360° Analysis

Pakistan Calling: A Candid View (Part 1/2)


October 20, 2013 05:08 EDT

What is the biggest challenge facing Pakistan? This is the first of a two part series.

In a conversation with Fair Observer's Nishtha Chugh, the Director of The Samosa, Anwar Akhtar, discusses the origins of Pakistan Calling: a film project in collaboration with the Royal Society of Arts that shows links between civil and cultural organizations in Pakistan and the UK.

Nishtha Chugh: Nawaz Sharif is the new prime minister of Pakistan. What kind of changes are you expecting to take place, or what will happen in his leadership — he's a changed man, of course — with respect to your initiative?

Anwar Akhtar: I think the most important thing about the recent Pakistani elections is the fact — as has been well-documented — that a democratic transfer of power from one elected government, which was dominated by the Pakistan's People's Party (PPP), to a new government that is now dominated by the Pakistan Muslim League (PML), has not been interrupted by a coup, a judicial intervention, or by state of emergency. It is the first democratic transfer of power. History has taught us that democracy is a process of growing institutions and growing civil society. And so the most positive thing about Nawaz Sharif's election is that it has gone smoothly; it is broadly seen as democratic, open and fair and free, and he has won the mandate.

Now, behind that there are many complexities as Pakistan faces many challenges — but broadly it is positive. And I think there is increasing transparency, there is increasing awareness about the power of the state. And with Imran Khan's intervention in the urban areas, some of the existing ballparks have been broken up because of urbanization, demographic change, young urban voters, and a rising middle-class; and so it is very positive all round.

Chugh: Do you think this is a very positive development, or could anyone have become the prime minister? And because he would have been a civilian prime minister, would this have been a good thing?

Akhtar: I think it's a good thing that we have a civilian democracy and there are democratic elections. But, the RSA Pakistan Calling program is not aligned to any political party or any political network. We are completely non-political in a party sense. We work with civil society, welfare, education and development networks across political affiliations.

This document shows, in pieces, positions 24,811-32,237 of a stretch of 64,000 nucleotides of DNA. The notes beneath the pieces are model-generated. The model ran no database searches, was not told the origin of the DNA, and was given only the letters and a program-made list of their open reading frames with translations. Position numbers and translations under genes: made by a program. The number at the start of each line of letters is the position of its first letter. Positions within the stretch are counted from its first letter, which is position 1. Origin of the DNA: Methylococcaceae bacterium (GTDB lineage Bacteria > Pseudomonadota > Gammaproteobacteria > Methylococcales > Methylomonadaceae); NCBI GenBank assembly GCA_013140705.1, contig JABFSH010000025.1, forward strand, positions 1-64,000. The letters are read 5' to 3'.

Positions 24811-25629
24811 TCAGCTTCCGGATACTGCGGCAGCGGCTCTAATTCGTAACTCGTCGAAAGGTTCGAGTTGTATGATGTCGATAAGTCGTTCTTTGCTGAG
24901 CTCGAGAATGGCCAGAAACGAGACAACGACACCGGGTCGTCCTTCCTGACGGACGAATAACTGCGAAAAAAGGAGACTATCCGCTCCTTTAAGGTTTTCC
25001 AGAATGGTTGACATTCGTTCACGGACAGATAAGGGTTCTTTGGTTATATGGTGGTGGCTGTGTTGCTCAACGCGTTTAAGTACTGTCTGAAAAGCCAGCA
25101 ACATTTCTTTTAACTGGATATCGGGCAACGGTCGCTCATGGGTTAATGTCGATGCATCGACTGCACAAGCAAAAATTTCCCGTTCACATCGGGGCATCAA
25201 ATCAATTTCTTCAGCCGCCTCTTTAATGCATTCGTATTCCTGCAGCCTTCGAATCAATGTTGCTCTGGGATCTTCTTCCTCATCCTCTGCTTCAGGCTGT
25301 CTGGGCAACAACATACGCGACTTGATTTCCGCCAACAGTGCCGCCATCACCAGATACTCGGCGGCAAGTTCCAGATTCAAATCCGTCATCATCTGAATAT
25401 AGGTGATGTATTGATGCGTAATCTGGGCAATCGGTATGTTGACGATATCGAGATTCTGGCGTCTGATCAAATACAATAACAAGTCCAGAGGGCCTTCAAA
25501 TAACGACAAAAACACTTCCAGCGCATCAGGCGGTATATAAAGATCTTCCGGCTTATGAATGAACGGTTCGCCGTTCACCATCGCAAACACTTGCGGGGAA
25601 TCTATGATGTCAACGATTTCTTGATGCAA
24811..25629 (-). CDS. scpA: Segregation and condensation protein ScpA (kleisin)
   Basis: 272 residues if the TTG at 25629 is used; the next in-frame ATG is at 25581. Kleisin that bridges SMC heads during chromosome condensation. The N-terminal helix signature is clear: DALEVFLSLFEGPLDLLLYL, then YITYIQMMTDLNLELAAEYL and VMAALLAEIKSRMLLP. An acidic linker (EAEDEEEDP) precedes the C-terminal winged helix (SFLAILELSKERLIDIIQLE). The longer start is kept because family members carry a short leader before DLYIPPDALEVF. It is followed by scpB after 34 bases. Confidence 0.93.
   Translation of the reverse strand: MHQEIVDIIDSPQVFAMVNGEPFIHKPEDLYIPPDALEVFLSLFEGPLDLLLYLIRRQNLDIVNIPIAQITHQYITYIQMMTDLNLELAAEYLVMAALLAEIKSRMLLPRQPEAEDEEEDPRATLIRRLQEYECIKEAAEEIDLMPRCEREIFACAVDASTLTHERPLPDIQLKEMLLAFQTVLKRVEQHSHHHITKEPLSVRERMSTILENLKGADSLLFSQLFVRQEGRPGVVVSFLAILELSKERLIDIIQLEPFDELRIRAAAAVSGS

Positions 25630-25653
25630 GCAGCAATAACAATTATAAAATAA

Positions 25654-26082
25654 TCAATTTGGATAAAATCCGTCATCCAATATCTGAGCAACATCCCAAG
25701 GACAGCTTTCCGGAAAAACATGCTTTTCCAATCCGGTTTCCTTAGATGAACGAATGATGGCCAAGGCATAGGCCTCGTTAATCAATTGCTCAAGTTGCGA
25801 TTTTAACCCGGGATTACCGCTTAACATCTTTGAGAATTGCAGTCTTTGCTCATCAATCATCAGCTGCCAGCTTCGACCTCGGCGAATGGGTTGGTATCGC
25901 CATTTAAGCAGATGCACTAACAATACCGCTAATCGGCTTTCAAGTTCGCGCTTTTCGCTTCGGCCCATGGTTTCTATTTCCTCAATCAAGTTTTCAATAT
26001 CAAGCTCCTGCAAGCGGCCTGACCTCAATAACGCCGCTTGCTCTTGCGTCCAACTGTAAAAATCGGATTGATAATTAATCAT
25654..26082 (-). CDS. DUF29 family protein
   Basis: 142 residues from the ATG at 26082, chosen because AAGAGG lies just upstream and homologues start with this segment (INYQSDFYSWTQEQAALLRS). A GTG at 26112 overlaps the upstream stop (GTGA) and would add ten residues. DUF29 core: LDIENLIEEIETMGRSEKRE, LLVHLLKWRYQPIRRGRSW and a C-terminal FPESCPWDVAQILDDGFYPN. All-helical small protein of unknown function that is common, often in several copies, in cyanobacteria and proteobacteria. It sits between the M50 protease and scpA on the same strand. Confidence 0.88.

Chugh: What do you think is the biggest challenge facing your country today?

Akhtar: I am not sure there is one single challenge that is the biggest: there are several. There is a crisis around marginalized people; people are excluded from education; there is poverty; and a rapidly growing urbanizing population that is testing existing welfare networks. It is well-documented that the Edhi Foundation is the closest thing Pakistan has to a welfare state. And I think it is in the region of many hundred hospitals and health centers. Coping with a population of 180 million and relying on the Edhi Foundation is challenging, despite the brilliance of Edhi and the other welfare health networks.

On the other hand, a population of 360 million, which is what we're on course for in two generations, is a crisis for Pakistan unless there is investment in health and education and a rural infrastructure. So, just a growing population is a huge crisis that would threaten many states' futures — and alongside that there is sectarian violence and inter-communal violence, violence against minorities, and violence against women.

Chugh: Can you tell us a little bit about how Pakistan Calling as an effort, and as an initiative, started? When was your "ah-ha moment," when you decided to come up with something like the project?